Health insurance giant Aetna Inc. disclosed yesterday that the Securities and Exchange Commission is reviewing its accounting practices in relation to some recent acquisitions, including the company's $1 billion purchase of Prudential Insurance Co. of America's health-care unit.

At the same time, Aetna reported a 27 percent rise in earnings despite problems it has been having integrating the money-losing Prudential business into its own. Aetna's stock dipped 7.7 percent late last month when officials told analysts that losses at the Prudential unit were running at $200 million a year.

Aetna officials, though, expressed confidence yesterday that they would be able to get the Prudential situation under control, and several analysts agreed.

Arun Kumar, head of Standard & Poor's Corp.'s health research group, called Aetna's results "overall quite strong." He said that it was difficult to gauge the magnitude of either the SEC review or the Prudential situation but "we expect Aetna to institute fairly strong measures to improve the operating performance of Prudential. It's unlikely Aetna would let Prudential drag it down for any length of time."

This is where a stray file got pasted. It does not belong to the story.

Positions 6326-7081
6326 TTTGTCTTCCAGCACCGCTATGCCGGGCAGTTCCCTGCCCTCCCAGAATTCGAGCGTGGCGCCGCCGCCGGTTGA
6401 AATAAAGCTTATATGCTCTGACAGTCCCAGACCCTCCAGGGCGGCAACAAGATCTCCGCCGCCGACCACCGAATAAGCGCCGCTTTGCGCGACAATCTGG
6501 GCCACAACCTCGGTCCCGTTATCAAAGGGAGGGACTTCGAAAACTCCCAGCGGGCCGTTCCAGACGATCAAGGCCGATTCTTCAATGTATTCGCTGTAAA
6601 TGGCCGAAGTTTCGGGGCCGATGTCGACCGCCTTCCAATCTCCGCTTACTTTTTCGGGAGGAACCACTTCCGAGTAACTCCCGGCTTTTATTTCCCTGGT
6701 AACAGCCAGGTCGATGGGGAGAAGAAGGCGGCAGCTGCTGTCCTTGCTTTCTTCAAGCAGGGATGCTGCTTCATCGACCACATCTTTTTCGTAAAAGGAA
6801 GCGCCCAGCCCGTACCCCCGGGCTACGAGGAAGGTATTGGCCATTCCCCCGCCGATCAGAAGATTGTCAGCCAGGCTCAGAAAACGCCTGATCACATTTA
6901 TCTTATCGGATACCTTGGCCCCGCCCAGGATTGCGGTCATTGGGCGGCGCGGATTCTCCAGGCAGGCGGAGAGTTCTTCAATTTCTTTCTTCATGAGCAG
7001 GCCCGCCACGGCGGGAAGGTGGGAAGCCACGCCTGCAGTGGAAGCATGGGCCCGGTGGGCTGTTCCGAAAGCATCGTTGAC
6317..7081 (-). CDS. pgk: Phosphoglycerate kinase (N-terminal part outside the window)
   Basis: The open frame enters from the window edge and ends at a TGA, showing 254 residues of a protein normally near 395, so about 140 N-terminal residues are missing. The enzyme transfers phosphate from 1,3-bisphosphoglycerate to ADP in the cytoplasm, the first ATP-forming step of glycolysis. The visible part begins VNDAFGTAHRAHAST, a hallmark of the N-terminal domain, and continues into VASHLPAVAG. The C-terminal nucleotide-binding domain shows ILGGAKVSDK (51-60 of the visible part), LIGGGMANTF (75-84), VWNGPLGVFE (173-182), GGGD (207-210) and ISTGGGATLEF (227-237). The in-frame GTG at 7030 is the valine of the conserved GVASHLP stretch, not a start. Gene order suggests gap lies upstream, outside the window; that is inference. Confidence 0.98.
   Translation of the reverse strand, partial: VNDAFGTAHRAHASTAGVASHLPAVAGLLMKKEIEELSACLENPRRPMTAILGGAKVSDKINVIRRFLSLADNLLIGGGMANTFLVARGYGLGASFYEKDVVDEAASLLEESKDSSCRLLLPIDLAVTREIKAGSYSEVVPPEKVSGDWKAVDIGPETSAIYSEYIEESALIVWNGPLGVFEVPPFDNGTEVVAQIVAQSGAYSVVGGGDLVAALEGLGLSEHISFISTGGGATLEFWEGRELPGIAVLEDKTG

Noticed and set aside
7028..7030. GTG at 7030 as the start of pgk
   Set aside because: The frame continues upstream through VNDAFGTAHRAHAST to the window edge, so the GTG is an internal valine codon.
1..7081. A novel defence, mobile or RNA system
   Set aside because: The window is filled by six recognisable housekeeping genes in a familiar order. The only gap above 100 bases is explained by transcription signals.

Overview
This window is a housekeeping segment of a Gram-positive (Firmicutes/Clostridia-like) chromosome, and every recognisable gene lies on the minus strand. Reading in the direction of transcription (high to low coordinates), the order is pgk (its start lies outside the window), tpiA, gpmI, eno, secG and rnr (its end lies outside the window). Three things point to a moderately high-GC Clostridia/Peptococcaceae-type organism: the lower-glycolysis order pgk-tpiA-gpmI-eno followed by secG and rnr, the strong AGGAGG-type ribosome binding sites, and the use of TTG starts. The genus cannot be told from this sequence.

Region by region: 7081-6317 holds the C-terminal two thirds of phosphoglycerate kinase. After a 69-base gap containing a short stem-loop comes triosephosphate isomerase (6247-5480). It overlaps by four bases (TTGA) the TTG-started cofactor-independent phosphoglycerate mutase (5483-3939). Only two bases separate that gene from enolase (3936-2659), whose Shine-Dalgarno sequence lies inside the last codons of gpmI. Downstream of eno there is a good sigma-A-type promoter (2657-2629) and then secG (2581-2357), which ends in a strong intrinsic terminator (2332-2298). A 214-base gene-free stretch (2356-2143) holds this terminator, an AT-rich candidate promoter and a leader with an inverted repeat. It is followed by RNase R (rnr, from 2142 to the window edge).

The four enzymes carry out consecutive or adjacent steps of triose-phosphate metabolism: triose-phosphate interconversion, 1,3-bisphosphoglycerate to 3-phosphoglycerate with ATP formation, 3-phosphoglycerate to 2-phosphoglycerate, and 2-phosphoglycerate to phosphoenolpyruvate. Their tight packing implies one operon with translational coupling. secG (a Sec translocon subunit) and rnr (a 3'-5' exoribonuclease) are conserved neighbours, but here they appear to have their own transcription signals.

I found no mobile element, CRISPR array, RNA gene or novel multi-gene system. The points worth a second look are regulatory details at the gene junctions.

One concern for analysts is that Aetna is entitled to receive a stream of payments from Prudential to help cover any shortfalls from the unit, but that those payments might run out before the unit is turned around.

In fact, the accounting treatment of those payments is an issue in the SEC review.

Under terms of the acquisition deal, Aetna is to provide administrative services to Prudential and be paid for them. Also, if the medical loss ratio on the health business Aetna acquired from Prudential exceeds a certain target, Prudential is to pay for a majority of that excess.

The company has treated those payments as fee income, a treatment that might be challenged. If another treatment were to be required, however, the actual cash flows would not be affected, a spokeswoman said.

Aetna's vice chairman and chief financial officer, Alan Weber, said the SEC review covers all the company's public filings, and he suggested that it is routine.

"We believe our accounting is appropriate," Weber said. "To put it in a context, we and other companies are generally reviewed every three years or so. We were last reviewed in 1996, so there we are."

Weber said that with the payments the Prudential unit has been making money, and operating losses are shrinking. The payments end about the end of next year, he said, and "by the beginning of 2001 we plan to be earning money in that business in its own right."

"We actually are very pleased with how Prudential is turning out," Weber said.